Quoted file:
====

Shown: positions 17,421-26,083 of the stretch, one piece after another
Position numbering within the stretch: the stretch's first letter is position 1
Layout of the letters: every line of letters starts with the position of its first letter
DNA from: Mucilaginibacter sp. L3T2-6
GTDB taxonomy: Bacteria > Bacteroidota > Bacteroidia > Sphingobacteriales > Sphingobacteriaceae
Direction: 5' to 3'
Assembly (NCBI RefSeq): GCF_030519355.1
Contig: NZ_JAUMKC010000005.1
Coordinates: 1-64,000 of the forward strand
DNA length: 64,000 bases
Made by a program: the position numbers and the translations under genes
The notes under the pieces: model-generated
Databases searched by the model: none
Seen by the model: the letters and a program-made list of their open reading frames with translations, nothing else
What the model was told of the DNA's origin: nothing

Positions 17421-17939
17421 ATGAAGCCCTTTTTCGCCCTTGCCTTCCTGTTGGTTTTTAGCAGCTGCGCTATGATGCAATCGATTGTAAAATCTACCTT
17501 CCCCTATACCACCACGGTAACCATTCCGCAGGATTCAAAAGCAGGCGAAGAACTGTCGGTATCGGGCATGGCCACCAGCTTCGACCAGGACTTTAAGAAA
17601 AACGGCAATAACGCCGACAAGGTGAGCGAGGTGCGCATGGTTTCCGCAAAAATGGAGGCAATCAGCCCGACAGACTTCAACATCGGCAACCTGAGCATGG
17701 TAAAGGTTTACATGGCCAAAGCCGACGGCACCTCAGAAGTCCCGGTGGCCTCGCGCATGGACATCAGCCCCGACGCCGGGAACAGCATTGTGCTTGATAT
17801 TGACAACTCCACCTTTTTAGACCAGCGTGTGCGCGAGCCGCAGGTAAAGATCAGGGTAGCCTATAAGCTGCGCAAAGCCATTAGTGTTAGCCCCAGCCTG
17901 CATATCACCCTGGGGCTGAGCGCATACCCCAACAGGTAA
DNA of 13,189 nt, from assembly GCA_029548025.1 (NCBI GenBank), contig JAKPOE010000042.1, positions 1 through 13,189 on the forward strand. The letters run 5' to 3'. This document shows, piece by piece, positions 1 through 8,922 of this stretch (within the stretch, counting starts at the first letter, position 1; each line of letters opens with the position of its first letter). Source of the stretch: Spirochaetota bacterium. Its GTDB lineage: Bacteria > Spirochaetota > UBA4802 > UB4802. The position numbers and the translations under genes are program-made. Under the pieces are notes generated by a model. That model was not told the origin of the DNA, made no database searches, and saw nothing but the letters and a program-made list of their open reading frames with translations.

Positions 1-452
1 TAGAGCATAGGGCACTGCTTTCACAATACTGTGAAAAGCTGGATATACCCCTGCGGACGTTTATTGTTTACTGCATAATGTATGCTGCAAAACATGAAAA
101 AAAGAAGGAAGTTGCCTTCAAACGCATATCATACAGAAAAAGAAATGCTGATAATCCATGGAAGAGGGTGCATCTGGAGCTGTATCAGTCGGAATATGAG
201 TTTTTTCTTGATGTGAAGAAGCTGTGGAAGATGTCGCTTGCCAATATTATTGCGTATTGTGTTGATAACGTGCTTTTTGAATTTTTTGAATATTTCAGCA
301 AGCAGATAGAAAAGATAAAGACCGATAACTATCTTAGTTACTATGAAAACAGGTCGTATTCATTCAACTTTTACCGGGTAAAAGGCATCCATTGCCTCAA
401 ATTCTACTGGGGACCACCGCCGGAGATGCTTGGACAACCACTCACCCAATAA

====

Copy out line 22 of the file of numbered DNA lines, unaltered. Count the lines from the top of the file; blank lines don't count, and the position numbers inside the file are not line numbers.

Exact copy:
17901 CATATCACCCTGGGGCTGAGCGCATACCCCAACAGGTAA